(HC) Haenggi v. Sisto, No. 2:2009cv01157 - Document 25 (E.D. Cal. 2010)

Court Description: FINDINGS and RECOMMENDATIONS signed by Magistrate Judge Dale A. Drozd on 9/10/10 RECOMMENDING that 1 Petition for Writ of Habeas Corpus be denied. Referred to Judge William B. Shubb; Objections to F&R due within 21 days.(Dillon, M)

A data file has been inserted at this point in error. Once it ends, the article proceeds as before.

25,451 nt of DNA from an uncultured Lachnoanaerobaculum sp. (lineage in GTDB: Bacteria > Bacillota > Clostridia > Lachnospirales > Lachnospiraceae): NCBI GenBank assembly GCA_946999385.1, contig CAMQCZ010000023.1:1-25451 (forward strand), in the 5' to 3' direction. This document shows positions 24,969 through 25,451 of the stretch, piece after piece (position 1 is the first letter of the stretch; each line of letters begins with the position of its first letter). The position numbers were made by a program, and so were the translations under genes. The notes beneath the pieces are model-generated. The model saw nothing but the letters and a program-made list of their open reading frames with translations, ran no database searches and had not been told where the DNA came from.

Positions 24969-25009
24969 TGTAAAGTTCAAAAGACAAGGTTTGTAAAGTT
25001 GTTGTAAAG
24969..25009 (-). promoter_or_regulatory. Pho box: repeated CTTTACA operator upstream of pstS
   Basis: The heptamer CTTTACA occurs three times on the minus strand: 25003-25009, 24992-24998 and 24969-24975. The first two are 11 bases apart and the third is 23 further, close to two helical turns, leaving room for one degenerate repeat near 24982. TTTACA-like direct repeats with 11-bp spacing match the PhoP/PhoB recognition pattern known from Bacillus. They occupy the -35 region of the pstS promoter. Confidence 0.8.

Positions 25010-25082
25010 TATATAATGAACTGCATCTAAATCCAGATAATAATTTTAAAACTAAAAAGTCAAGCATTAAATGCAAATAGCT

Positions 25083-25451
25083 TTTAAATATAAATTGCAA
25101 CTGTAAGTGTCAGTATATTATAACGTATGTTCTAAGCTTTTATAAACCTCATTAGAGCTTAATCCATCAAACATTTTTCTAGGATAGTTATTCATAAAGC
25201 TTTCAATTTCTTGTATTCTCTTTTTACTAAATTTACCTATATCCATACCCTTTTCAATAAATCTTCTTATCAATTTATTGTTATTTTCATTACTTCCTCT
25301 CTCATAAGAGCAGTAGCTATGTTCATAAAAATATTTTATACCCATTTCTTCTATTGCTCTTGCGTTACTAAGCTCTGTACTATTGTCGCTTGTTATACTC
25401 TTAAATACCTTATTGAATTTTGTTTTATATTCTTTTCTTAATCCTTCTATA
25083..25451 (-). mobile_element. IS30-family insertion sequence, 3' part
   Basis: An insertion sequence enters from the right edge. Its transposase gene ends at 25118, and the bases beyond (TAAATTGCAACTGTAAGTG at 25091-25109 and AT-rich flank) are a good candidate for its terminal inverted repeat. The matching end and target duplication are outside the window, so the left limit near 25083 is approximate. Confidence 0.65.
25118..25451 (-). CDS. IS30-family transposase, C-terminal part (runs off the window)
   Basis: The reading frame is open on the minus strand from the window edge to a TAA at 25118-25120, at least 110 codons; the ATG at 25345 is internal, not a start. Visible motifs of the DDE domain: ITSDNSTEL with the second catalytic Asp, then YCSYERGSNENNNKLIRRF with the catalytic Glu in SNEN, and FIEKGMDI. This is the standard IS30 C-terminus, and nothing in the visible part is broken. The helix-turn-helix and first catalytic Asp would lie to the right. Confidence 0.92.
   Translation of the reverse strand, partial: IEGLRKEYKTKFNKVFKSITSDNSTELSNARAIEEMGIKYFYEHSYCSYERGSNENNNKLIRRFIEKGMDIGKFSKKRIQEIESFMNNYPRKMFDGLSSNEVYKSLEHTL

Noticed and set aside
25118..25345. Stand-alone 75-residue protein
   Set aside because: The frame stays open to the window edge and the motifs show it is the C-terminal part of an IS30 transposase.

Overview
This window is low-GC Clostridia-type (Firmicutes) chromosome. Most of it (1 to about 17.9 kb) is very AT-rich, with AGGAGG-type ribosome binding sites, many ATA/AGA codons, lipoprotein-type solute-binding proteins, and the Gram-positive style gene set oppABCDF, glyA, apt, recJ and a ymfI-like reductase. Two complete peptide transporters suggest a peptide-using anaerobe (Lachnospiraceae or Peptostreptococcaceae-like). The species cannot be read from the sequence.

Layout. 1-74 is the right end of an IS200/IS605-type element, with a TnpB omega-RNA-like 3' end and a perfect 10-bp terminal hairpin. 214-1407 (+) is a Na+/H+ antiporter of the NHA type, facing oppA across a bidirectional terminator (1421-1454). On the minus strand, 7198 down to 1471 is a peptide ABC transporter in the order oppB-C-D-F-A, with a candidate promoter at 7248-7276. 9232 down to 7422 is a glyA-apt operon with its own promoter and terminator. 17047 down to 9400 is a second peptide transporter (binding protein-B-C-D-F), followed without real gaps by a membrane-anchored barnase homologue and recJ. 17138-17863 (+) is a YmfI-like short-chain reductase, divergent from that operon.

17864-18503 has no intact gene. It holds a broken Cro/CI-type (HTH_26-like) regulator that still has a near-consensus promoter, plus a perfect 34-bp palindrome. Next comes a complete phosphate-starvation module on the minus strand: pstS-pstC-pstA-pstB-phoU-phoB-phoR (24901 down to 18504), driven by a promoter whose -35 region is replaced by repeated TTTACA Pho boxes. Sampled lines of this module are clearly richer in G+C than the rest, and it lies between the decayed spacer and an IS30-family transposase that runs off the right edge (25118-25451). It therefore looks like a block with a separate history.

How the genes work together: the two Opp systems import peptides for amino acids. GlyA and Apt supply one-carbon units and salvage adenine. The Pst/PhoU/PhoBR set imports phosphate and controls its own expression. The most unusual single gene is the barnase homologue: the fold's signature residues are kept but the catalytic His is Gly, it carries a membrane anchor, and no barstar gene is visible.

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(HC) Haenggi v. Sisto Doc. 25 1 2 3 4 5 6 7 8 IN THE UNITED STATES DISTRICT COURT 9 FOR THE EASTERN DISTRICT OF CALIFORNIA 10 RYAN SCOTT HAENGGI, 11 12 13 Petitioner, No. CIV S-09-1157 WBS DAD P vs. JOHN W. HAVILAND1, Warden, 14 Respondent. 15 FINDINGS AND RECOMMENDATIONS / 16 Petitioner is a state prisoner proceeding pro se seeking with a petition for a writ of 17 habeas corpus pursuant to 28 U.S.C. § 2254. In his petition pending before this court petitioner 18 challenges a judgment of conviction entered against him on July 23, 2007, in the Sacramento 19 County Superior Court pursuant to a plea bargain in which petitioner pled no contest to 20 unlawfully driving another’s vehicle in violation of California Penal Code § 10851(a)2, receiving 21 stolen property in violation of § 496d(a), being a felon in possession of a handgun in violation of 22 § 12021(a)(1), and possessing methamphetamine in violation of California Health and Safety 23 24 25 1 John W. Haviland, the current Warden of California State Prison, Solano, is hereby substituted in as respondent, replacing former warden D. K. Sisto. Fed. R. Civ. P. 25(d). 2 26 Subsequent statutory references are to the California Penal Code, unless otherwise specified. 1 Dockets.Justia.com 1 Code § 11377(a).3 Petitioner also challenges the sentence of five years in state prison imposed 2 by the Superior Court on August 24, 2007, insofar as it was based on his plea of no contest to 3 having suffered a prior conviction for a serious felony within the meaning of § 1192.7(c). 4 5 Upon careful consideration of the record and the applicable law, the undersigned will recommend that petitioner’s application for habeas corpus relief be denied. 6 7 BACKGROUND I. Facts 8 In its unpublished memorandum and opinion affirming petitioner’s judgment of 9 conviction on appeal, the California Court of Appeal for the Third Appellate District provided 10 the following factual summary: 11 On February 27, 2007, defendant was seen driving a stolen car with license plates belonging to a different car. Defendant had been previously convicted of a felony and knew the car was stolen. When police officers stopped and tried to detain him, he dropped a handgun and a plastic container containing methamphetamine. 12 13 14 (Resp’t’s Lod. Doc. 2 at 1.) 15 II. Trial Court Proceedings 16 On March 5, 2007, the Sacramento County District Attorney filed an amended 17 complaint charging petitioner with unlawfully driving another’s vehicle, receiving stolen 18 property, being a felon in possession of a handgun, and possessing methamphetamine. The first 19 two counts alleged enhancements for the use of a firearm. The amended complaint also alleged 20 that petitioner had suffered a prior serious felony conviction for attempted first degree burglary. 21 (Clerk’s Transcript on Appeal (CT)4 at 10-12.) 22 23 24 25 26 3 Pursuant to the plea bargain, petitioner also admitted a previous felony conviction for attempted first degree burglary, a prior prison term allegation, and use of a firearm enhancements on two counts. 4 Respondent has lodged two clerk’s transcripts for case numbers C056827 and C056109, respectively, which were consolidated on appeal in state court. All references to “CT” are to the former unless otherwise indicated. 2 1 On May 2, 2007, petitioner through his attorney of record filed a motion pursuant 2 to California Penal Code § 1538.5 seeking to suppress all evidence seized from him, arguing that 3 Sacramento police officers had improperly performed a warrantless search and seizure. (CT at 4 20-25.) On May 18, 2007, the Sacramento County Superior Court denied petitioner’s motion to 5 suppress evidence. (CT at 35.) 6 On May 29, 2007, petitioner filed a motion seeking substitution of counsel 7 pursuant to People v. Marsden, 2 Cal. 3d 118 (1970). (CT at 36-37.) He based his Marsden 8 motion on the following stated grounds: his counsel’s failure or refusal to confer with him in 9 preparation of his defense; counsel’s failure or refusal to perform critical investigation; and 10 counsel’s failure or refusal to present an affirmative defense, file critical motions, impeach 11 prosecution witnesses, and present critical evidence. (CT at 37-37.1) An irreconcilable conflict 12 between petitioner and his attorney was not a stated ground for relief, and petitioner’s Marsden 13 motion nowhere alluded to any such conflict.5 (Id.) 14 On June 8, 2007, the Sacramento County Superior Court held a closed hearing on 15 petitioner’s Marsden motion. (Reporter’s Transcript of Proceedings for June 8, 2007 (RT 16 Marsden).) The trial court asked petitioner what he thought his attorney had done wrong. 17 Petitioner replied that his attorney had not, as petitioner requested, filed motions “for discovery,” 18 to suppress evidence, or to seek petitioner’s release on his own recognizance. (Id. at 2-3.) 19 Petitioner also stated that his attorney only saw him for “two or three minutes” before each court 20 date and that petitioner “never actually [had] time to sit down and talk with him and really 21 establish a defense for my case.” (Id. at 3.) The trial court noted that a suppression motion in 22 fact had been filed by counsel on petitioner’s behalf and denied by the court. (Id. at 3, 10.) After 23 ascertaining that petitioner was making no other allegations of ineffective assistance, the trial 24 25 26 5 Petitioner declined to check the boxes on the form motion corresponding to the statements: “Counsel has failed and/or refused to communicate with the declarant” and “counsel has failed and/or refused to declare prejudice and/or conflict against declarant.” (Id. at 37-37.1.) 3 1 court called upon petitioner’s attorney to address each of petitioner’s complaints. (Id. at 5-10.) 2 Specifically, the trial court questioned petitioner’s attorney regarding the status of 3 discovery and whether petitioner had been provided with any discovery received by the defense 4 (id. at 6); how many times the attorney had met or spoken with petitioner (id. at 7-8); the status 5 of the investigation into petitioner’s defense (id. at 8, 9); whether the attorney was prepared to go 6 to trial as scheduled (id); and the attorney’s plans for conferring with petitioner prior to trial (id. 7 at 9). In response, petitioner’s attorney stated that due to a busy trial schedule, he had not spent 8 “enough” time conferring with petitioner, but planned to meet with him again soon. (Id. at 6, 9 10.) Counsel further indicated to the court that he had met with petitioner on six occasions, that 10 investigation of petitioner’s case was complete, and that petitioner’s trial could proceed as 11 scheduled. (Id. at 7-9.) 12 The trial court then asked petitioner if he wished to respond or there was anything 13 he cared to add. (Id. at 9-10.) Petitioner stated that he “would like proper legal representation, 14 and I don’t feel he’s properly administering it to me,” but had nothing else to add. (Id.) At the 15 conclusion of the hearing, the trial court denied petitioner’s Marsden motion. (Id. at 10; CT at 4.) 16 On July 16, 2007, the Sacramento County District Attorney filed an amended 17 information alleging that, in addition to the various charges and enhancements described above, 18 that petitioner had served one prior prison term within the meaning of California Penal Code § 19 667.5(b). (CT at 39-41.) On July 23, 2007, pursuant to a negotiated plea bargain, petitioner pled 20 no contest to all the charges and admitted all the enhancement allegations, including the prior 21 felony strike. (CT at 49; Reporter’s Transcript on Appeal (RT) at 108-115.) 22 On August 24, 2007, in accordance with the plea bargain, the trial court sentenced 23 petitioner to five years in state prison. (CT at 50-51; RT at 126-128.) 24 III. 25 26 Appeal On June 26, 2007, petitioner appealed the denial of his motion to suppress to the California Court of Appeal for the Third Appellate District. (Clerk’s Transcript on Appeal in 4 1 Case No. C056109 at 39-40.) On August 24, 2007, he appealed from the judgment and 2 sentencing to the same court. (CT at 52-53.) The two appeals were consolidated. (Resp’t’s Lod. 3 Doc. 2 at 1.) After petitioner’s counsel filed a brief pursuant to People v. Wende, 25 Cal. 3d 436 4 (1979), the California Court of Appeal identified two errors in petitioner’s abstract of judgment, 5 but otherwise affirmed the judgment of conviction on May 19, 2008. (Id.) The California 6 Supreme Court summarily denied petitioner’s petition for review on July 23, 2008. (Resp’t’s 7 Lod. Doc. 3.) 8 9 10 11 On August 6, 2008, petitioner filed a petition for a writ of habeas corpus in the Sacramento County Superior Court. (Resp’t’s Lod. Doc. 4.) That court denied the petition in a reasoned decision on September 10, 2008. (Resp’t’s Lod. Doc. 5.) On September 29, 2008, petitioner filed a habeas corpus petition in the California 12 Court of Appeal for the Third Appellate District. That court summarily denied the petition on 13 October 2, 2008. (Resp’t’s Lod. Doc. 6.) The California Supreme Court summarily denied 14 petitioner’s subsequent habeas petition on April 1, 2009. (Resp’t’s Lod. Doc. 7.) 15 Petitioner filed the instant federal habeas petition on April 28, 2009. (Doc. 1.) 16 Respondent filed an answer on September 8, 2009, wherein respondent conceded that petitioner 17 has exhausted his claims. (Doc. 19.) Petitioner filed a traverse on October 13, 2009. (Doc. 24.) 18 ANALYSIS 19 20 I. Standards of Review Applicable to Habeas Corpus Claims A writ of habeas corpus is available under 28 U.S.C. § 2254 only on the basis of 21 some transgression of federal law binding on the state courts. See Peltier v. Wright, 15 F.3d 860, 22 861 (9th Cir. 1993); Middleton v. Cupp, 768 F.2d 1083, 1085 (9th Cir. 1985) (citing Engle v. 23 Isaac, 456 U.S. 107, 119 (1982)). A federal writ is not available for alleged error in the 24 interpretation or application of state law. See Estelle v. McGuire, 502 U.S. 62, 67-68 (1991); 25 Park v. California, 202 F.3d 1146, 1149 (9th Cir. 2000); Middleton, 768 F.2d at 1085. Habeas 26 corpus cannot be utilized to try state issues de novo. Milton v. Wainwright, 407 U.S. 371, 377 5 1 (1972). 2 This action is governed by the Antiterrorism and Effective Death Penalty Act of 3 1996 (“AEDPA”). See Lindh v. Murphy, 521 U.S. 320, 336 (1997); Clark v. Murphy, 331 F.3d 4 1062, 1067 (9th Cir. 2003). Title 28 U.S.C. § 2254(d) sets forth the following standards for 5 granting habeas corpus relief: 6 An application for a writ of habeas corpus on behalf of a person in custody pursuant to the judgment of a State court shall not be granted with respect to any claim that was adjudicated on the merits in State court proceedings unless the adjudication of the claim - 7 8 9 (1) resulted in a decision that was contrary to, or involved an unreasonable application of, clearly established Federal law, as determined by the Supreme Court of the United States; or 10 11 (2) resulted in a decision that was based on an unreasonable determination of the facts in light of the evidence presented in the State court proceeding. 12 13 See also Penry v. Johnson, 532 U.S. 782, 792-93 (2001); Williams v. Taylor, 529 U.S. 362 14 (2000); Lockhart v. Terhune, 250 F.3d 1223, 1229 (9th Cir. 2001). If the state court’s decision 15 does not meet the criteria set forth in § 2254(d), a reviewing court must conduct a de novo review 16 of a habeas petitioner’s claims. Delgadillo v. Woodford, 527 F.3d 919, 925 (9th Cir. 2008). See 17 also Frantz v. Hazey, 513 F.3d 1002, 1013 (9th Cir. 2008) (en banc) (“[I]t is now clear both that 18 we may not grant habeas relief simply because of § 2254(d)(1) error and that, if there is such 19 error, we must decide the habeas petition by considering de novo the constitutional issues 20 raised.”). 21 The court looks to the last reasoned state court decision as the basis for the state 22 court judgment. Robinson v. Ignacio, 360 F.3d 1044, 1055 (9th Cir. 2004). If the last reasoned 23 state court decision adopts or substantially incorporates the reasoning from a previous state court 24 decision, this court may consider both decisions to ascertain the reasoning of the last decision. 25 Edwards v. Lamarque, 475 F.3d 1121, 1126 (9th Cir. 2007) (en banc). Where the state court 26 reaches a decision on the merits but provides no reasoning to support its conclusion, a federal 6 1 habeas court independently reviews the record to determine whether habeas corpus relief is 2 available under § 2254(d). Himes v. Thompson, 336 F.3d 848, 853 (9th Cir. 2003); Pirtle v. 3 Morgan, 313 F.3d 1160, 1167 (9th Cir. 2002). When it is clear that a state court has not reached 4 the merits of a petitioner’s claim, or has denied the claim on procedural grounds, the AEDPA’s 5 deferential standard does not apply and a federal habeas court must review the claim de novo. 6 Nulph v. Cook, 333 F.3d 1052, 1056 (9th Cir. 2003). 7 II. Petitioner’s Claims 8 A. Prior Conviction 9 First, petitioner claims that the trial court improperly enhanced his sentence based 10 on a prior conviction. In this regard, he alleges that the abstract of judgment used to support the 11 prior felony conviction enhancement was uncertified and therefore insufficient to prove that prior 12 conviction beyond a reasonable doubt.6 (Petition (Pet.) at 4-5.) 13 The Sacramento County Superior Court rejected this claim, reasoning as follows: 14 Petitioner alleges that he received an illegal sentence in case No. 07501999 because the court enhanced his sentence with a prior conviction. He complains that the court found the prior conviction to be true based on hearsay evidence, specifically an uncertified abstract of judgment. He claims the prior conviction was not proved beyond a reasonable doubt. 15 16 17 However, a review of the file shows that on July 23, 2007, petitioner pled no contest to unlawfully driving another’s vehicle (count one), receiving stolen property (count two), being a convicted felon in possession of a firearm (count three), and possessing methamphetamine (count four). In addition, Petitioner admitted the firearm enhancements, admitted that he had served a prior prison term and admitted that he had a prior serious felony conviction for attempted first degree burglary. 18 19 20 21 22 On August 24, 2007, Petitioner was sentenced to the middle term of two years on each count doubled to four based on the prior 23 24 25 26 6 Petitioner presents this claim as three separate grounds in his petition before this court. He also refers, apparently interchangeably, to an enhancement based on a “prior prison term” and one based on a “prior conviction.” (Pet. at 4-5.) Because the trial court struck the one-year enhancement that was based on a prior prison term (RT at 128), this court will construe petitioner’s claim as challenging the prior conviction enhancement only. 7 1 serious conviction and an additional year was added for the firearm enhancement. Counts two and three were stayed pursuant to Penal Code § 654 and count four was ordered to run consecutively.7 The court struck the one-year prior prison term. Petitioner’s claims fail because he admitted that he had suffered a prior serious conviction for attempted first degree burglary. As a result, his claims that he received an illegal sentence because his prior conviction was found true based on hearsay are denied. 2 3 4 5 6 (Resp’t’s Lod. Doc. 5 at 1.) 7 Initially, the undersigned notes that to the extent petitioner is claiming that his 8 sentence enhancement based on a prior conviction violates state evidentiary rules or other state 9 law, his claim is not cognizable on federal habeas review. A writ of habeas corpus is available 10 under 28 U.S.C. § 2254(a) only on the basis of some transgression of federal law binding on the 11 state courts. Middleton, 768 F.2d at 1085; Gutierrez v. Griggs, 695 F.2d 1195, 1197 (9th Cir. 12 1983). Federal habeas relief is unavailable for alleged error in the interpretation or application 13 of state law. Middleton, 768 F.2d at 1085; see also Cooper v. Brown, 510 F.3d 870, 1001(9th 14 Cir. 2007) (“[I]t is not the policy of the federal courts to re-examine state court determinations of 15 state law questions.”). 16 Moreover, federal habeas relief for a state sentencing error “is limited, at most, to 17 determining whether the state court’s finding was so arbitrary and capricious as to constitute an 18 independent due process violation.” Lewis v. Jeffers, 497 U.S. 764, 780 (1990); Christian v. 19 Rhode, 41 F.3d 461, 469 (9th Cir. 1994) (“[a]bsent a showing of fundamental unfairness, a state 20 court’s misapplication of its own sentencing laws does not justify federal habeas relief.”) 21 Here, the undersigned does not find the state trial court’s imposition of a prior 22 conviction enhancement to be arbitrary, capricious, or fundamentally unfair. As respondent 23 points out, petitioner’s plea of no contest to the prior conviction limits the grounds on which he 24 can now challenge his conviction and sentence. As the United States Supreme Court has held: 25 7 26 Respondent notes, based on the record, that the trial court in fact ordered the sentence in count four to run concurrently. (Answer at 8, n.6.) 8 1 When a criminal defendant has solemnly admitted in open court that he is in fact guilty of the offense with which he is charged, he may not thereafter raise independent claims relating to the deprivation of constitutional rights that occurred prior to the entry of the guilty plea. He may only attack the voluntary and intelligent character of the guilty plea[.] 2 3 4 5 Tollett v. Henderson, 411 U.S. 258, 267 (1973). See also Adams v. Peterson, 968 F.2d 835, 841 6 n. 4 (9th Cir. 1992) (Under California law, a defendant’s admission of a prior felony alleged as a 7 sentencing enhancement is the functional equivalent of a guilty plea); Wright v. Craven, 461 F.2d 8 1109, 1110 (9th Cir. 1972) (same); Cook v. Lynaugh, 821 F.2d 1072, 1075 (5th Cir. 1987) (a 9 plea of “true” to a prior conviction enhancement allegation waives any subsequent challenge to 10 the validity of the prior conviction set forth in the enhancement allegation). 11 Petitioner does not assert, and the record does not reflect, that petitioner’s 12 admission to the prior conviction and plea of no contest was involuntary or unknowing. Indeed, 13 whether or not the abstract of judgment was certified has no bearing on petitioner’s voluntary 14 choice to accept a plea bargain in which he pled guilty to all charges and admitted all 15 enhancement allegations, including a prior conviction, in exchange for a five-year prison 16 sentence. 17 Because the state court’s decision was in keeping with established federal law, 18 petitioner is not entitled to federal habeas relief on this ground. 19 B. Marsden Motion 20 21 Petitioner next claims that the state trial court failed to sufficiently inquire into the basis for his Marsden motion and improperly denied that motion.8 (Pet. at 5.) The gist of this 22 8 23 24 25 26 In his traverse, petitioner also argues that the trial court improperly denied him the right to represent himself. (Traverse at 4.) Putting aside the issue of whether petitioner has exhausted any such claim, the record shows that at the June 8, 2007 hearing on petitioner’s Marsden motion, he did not ask to represent himself, but stated merely that he “would like proper legal representation, and I don’t feel [appointed counsel] is properly administering it to me.” (RT Marsden at 9.) When the trial court asked petitioner if there was anything he wished to add, he answered: “[N]othing I can think of.” (Id.) In order to exercise a Sixth Amendment right to selfrepresentation, a defendant’s request for self-representation must be unequivocal. Sandoval v. 9 1 claim is that petitioner disagreed with his attorney’s handling of the motion to suppress evidence, 2 and his petitioner’s contention that at the hearing on the Marsden motion the trial court did not 3 adequately investigate defense counsel’s mishandling of the suppression motion and/or his 4 conflicts with petitioner. Lacking a sufficient understanding of the conflict between petitioner and 5 his attorney, petitioner claims, the trial court improperly denied his Marsden motion. (Id.) 6 7 In the last reasoned state court decision on this issue, the Sacramento County Superior Court rejected this claim, reasoning as follows: 8 Petitioner’s final claim is that the trial court improperly denied his Marsden motion. He claims that the trial court failed to adequately inquire into his complaints with counsel. Specifically, he alleges that counsel failed to conduct an adequate investigation of his case, failed to file a motion to suppress, that he and his counsel had a breakdown in their relationship and that they had different lines of defense. . . . Petitioner’s counsel did filed [sic] a motion to suppress. His allegations that his counsel failed to adequately investigate the case and that they had different lines of defense are conclusory and do not provide any factual basis upon which to establish a prima facie claim that the trial court improperly denied his Marsden motion. 9 10 11 12 13 14 15 (Resp’t’s Lod. Doc. 5 at 1-2.) 16 The denial of a motion to substitute counsel implicates a defendant’s Sixth 17 Amendment right to counsel and is therefore may present a cognizable claim for federal habeas 18 relief, as “it is well established and clear that the Sixth Amendment requires on the record an 19 appropriate inquiry into the grounds for such a motion, and that the matter be resolved before the 20 case goes forward.” Schell v. Witek, 218 F.3d 1017, 1025 (9th Cir. 2000) (en banc). See also 21 Hudson v. Rushen, 686 F.2d 826, 829 (9th Cir. 1982) 9 While the issue before the court in Schell 22 23 24 25 26 Calderon, 241 F.3d 765, 774 (9th Cir. 2000). Because petitioner made no such request, the state trial court made no ruling on whether petitioner would be permitted to represent himself. This court therefore limits its analysis to petitioner’s claim that the trial court improperly denied his Marsden motion. 9 Even if erroneous under state law, however, the trial court’s denial of petitioner’s Marsden motion provides a ground for habeas relief only where the denial violated petitioner’s federal constitutional rights. See 28 U.S.C. § 2254(a). 10 1 concerned “the constitutionality of a state court’s handling of a motion to substitute appointed 2 counsel based on allegations of an irreconcilable conflict” (id. at 1024), the Ninth Circuit noted 3 that “it is conceivable [a criminal defendant] could show that he received ineffective assistance of 4 counsel unrelated to a serious conflict between [him] and his attorney.” (Id. at 1028.) In fact, this 5 is what petitioner alleged in his Marsden motion and at the hearing on that motion: not an 6 irreconcilable conflict or total breakdown in communication between petitioner and his attorney, 7 but the attorney’s failure to devote the necessary time and effort to petitioner’s defense. (CT at 8 37-37.1; RT Marsden at 2-10.) 9 Following Schell, the Ninth Circuit explained what type of inquiry a trial court 10 must make to satisfy the Sixth Amendment when a criminal defendant brings a motion to replace 11 his counsel on grounds of an irreconcilable conflict. Most recently, the Ninth Circuit stated: 12 13 14 15 16 17 18 “Before ruling on a motion to substitute counsel due to an irreconcilable conflict, a district court must conduct ‘such necessary inquiry as might ease the defendant’s dissatisfaction, distrust, and concern.’ [Citations.] This inquiry must give the court “a sufficient basis for reaching an informed decision.” United States v. McClendon, 782 F.2d 785, 789 (9th Cir.1986), overruled on other grounds by United States v. Garrett, 179 F.3d 1143 (9th Cir.1999). The district court should inquire into, inter alia, (1) how long a continuance new counsel would require, if any; (2) how much inconvenience would result from the substitution; (3) how much the breakdown in communication prevented adequate preparation; and (4) why the defendant did not make the motion earlier, if the motion was late. [Citation.] 19 United States v. Reyes-Bosque, 596 F.3d 1017, 1033 (9th Cir. 2010). See also Daniels v. 20 Woodford, 428 F.3d 1181, 1200 (9th Cir. 2005) (“When a trial court is informed of a conflict 21 between trial counsel and a defendant, the trial court should question the attorney ‘privately and in 22 depth’ and examine available witnesses . . . . A conflict inquiry is adequate if it ‘eases the 23 defendant’s dissatisfaction, distrust and concern’ and ‘provides a sufficient basis for reaching an 24 informed decision.’”) (internal citations omitted); United States v. Adelzo-Gonzales, 268 F.3d 25 772, 777 (9th Cir. 2001) (“Before ruling on a motion to substitute counsel due to an irreconcilable 26 conflict . . . the district court may need to evaluate the depth of any conflict between defendant 11 1 and counsel, the extent of any breakdown in communication, how much time may be necessary 2 for a new attorney to prepare, and any delay or inconvenience that may result from substitution.”); 3 see also United States v. Nguyen, 262 F.3d 998, 1004-1005 (9th Cir. 2000) (trial court failed to 4 conduct sufficient inquiry into motion for substitute counsel given substantial evidence of conflict 5 and breakdown of communication between defendant and attorney). 6 Here, petitioner did not allege an “irreconcilable conflict” or “complete breakdown 7 in communication” between himself and his attorney such as would prevent the effective 8 assistance of counsel. See Stenson v. Lambert, 504 F. 3d 873, 886 (9th Cir. 2007) (citing Schell, 9 218 F.3d at 1026). Nor does the record suggest any such discord between them. Petitioner’s 10 Marsden motion did not allege any conflict or serious failure to communicate, but rather alleged 11 that in petitioner’s opinion his attorney had not put forth the necessary time and effort to provide 12 for a competent defense. Similarly, given several opportunities at the Marsden hearing to explain 13 his reasons for requesting new counsel, petitioner did not allege any conflict except a vague 14 disagreement about pretrial strategy, nor did he allege a fundamental inability to communicate 15 with his attorney. Rather, petitioner essentially alleged that he believed his attorney was 16 neglecting him and his defense. (RT Marsden at 2-4, 9-10.) In the instant petition, petitioner 17 merely alleges that his attorney “failed to respond to [petitioner’s] complaints concerning the 18 suppression motion[.]” (Pet. at 6.) Thus, based on petitioner’s own statements, any attorney- 19 client conflict here appears insignificant by Sixth Amendment standards. See Brookhart v. Janis, 20 384 U.S. 1, 8 (1966) (“[A] lawyer may properly make a tactical determination of how to run a trial 21 even in the face of his client’s incomprehension or even explicit disapproval.”): Schell, 218 F.3d 22 at 1026 (“It may be the case . . . that because the conflict was of Schell’s own making, or arose 23 over decisions that are committed to the judgment of the attorney and not the client, in fact he 24 actually received what the Sixth Amendment required in the case of an indigent defendant, 25 notwithstanding the State trial court’s failure to inquire.”); see also Morris v. Slappy, 461 U.S. 1, 26 11 (1983) (Sixth Amendment does not guarantee “meaningful attorney-client relationship”). 12 1 The Sixth Amendment requires “an appropriate inquiry into the grounds for” a 2 criminal defendant’s motion to substitute counsel. Schell, 218 F.3d at 1026. Here, the record 3 shows that petitioner received a hearing in connection with his Marsden motion and that the trial 4 court addressed all the issues raised by petitioner about his attorney in conjunction therewith – 5 specifically, issues about the quality of the attorney’s representation. Having satisfied itself 6 following full inquiry that petitioner’s lawyer was performing competently and that petitioner had 7 no outstanding concerns, the trial court denied petitioner’s request to substitute counsel. 8 Petitioner suggests that this was not enough, and that the trial court had an affirmative duty to 9 inquire into petitioner’s relationship – or lack thereof – with his attorney before ruling on the 10 Marsden motion. (Pet. at 5.) 11 The Ninth Circuit has held that a trial court’s “open-ended questions [that] put the 12 onus on defendant to articulate why the appointed counsel could not provide representation,” and 13 its failure to “probe more deeply into the nature of [defendant’s] relationship with appointed 14 counsel,” may constitute an insufficient inquiry under the Sixth Amendment. Adelzo-Gonzales 15 268 F.3d at 777-779. In that case, however, “there were obvious signs of discord between the 16 defendant and his counsel” and “evidence of a serious conflict.” Reyes-Bosque, 596 F.3d at 1034. 17 In contrast, where “there [are] no signs of antagonism or serious breakdown to suggest that the 18 court need[s] to inquire more” about the attorney-client relationship, and it is clear that the 19 defendant “is simply unhappy with [his attorney’s] performance,” it is sufficient for the trial court 20 to conduct a “brief, open-ended inquiry” which “focus[es] on counsel’s competence and ability to 21 provide adequate representation in the future[.]” Id. 22 The record before this court fails to reflect any evidence of antagonism between 23 petitioner and his counsel, nor was there an indication of a serious breakdown in the relationship 24 between them. Rather, the facts of this case closely resemble those in Reyes-Bosque, where the 25 client was simply unhappy with his attorney’s performance and in which the trial court’s inquiry 26 into defendant’s substitution motion was found to be adequate under the Sixth Amendment. Id. 13 1 The state trial court did not ignore petitioner’s motion or fail to adequately inquire into the nature 2 of the conflict between petitioner and his counsel. Schell, 218 F. 3d at 1025. Thus, petitioner’s 3 claim for habeas relief on this ground should be denied. 4 CONCLUSION 5 6 Accordingly, IT IS HEREBY RECOMMENDED that petitioner’s application for a writ of habeas corpus (Doc. No. 1) be denied. 7 These findings and recommendations are submitted to the United States District 8 Judge assigned to the case, pursuant to the provisions of 28 U.S.C. § 636(b)(1). Within twenty- 9 one days after being served with these findings and recommendations, any party may file written 10 objections with the court and serve a copy on all parties. Such a document should be captioned 11 “Objections to Magistrate Judge’s Findings and Recommendations.” Any reply to the objections 12 shall be served and filed within fourteen days after service of the objections. Failure to file 13 objections within the specified time may waive the right to appeal the District Court’s order. 14 Turner v. Duncan, 158 F.3d 449, 455 (9th Cir. 1998); Martinez v. Ylst, 951 F.2d 1153 (9th Cir. 15 1991). In any objections he elects to file petitioner may address whether a certificate of 16 appealability should issue in the event he elects to file an appeal from the judgment in this case. 17 See Rule 11, Federal Rules Governing Section 2254 Cases (the district court must issue or deny a 18 certificate of appealability when it enters a final order adverse to the applicant). 19 DATED: September 10, 2010. 20 21 22 23 DAD:3 haeng1157.hc 24 25 26 14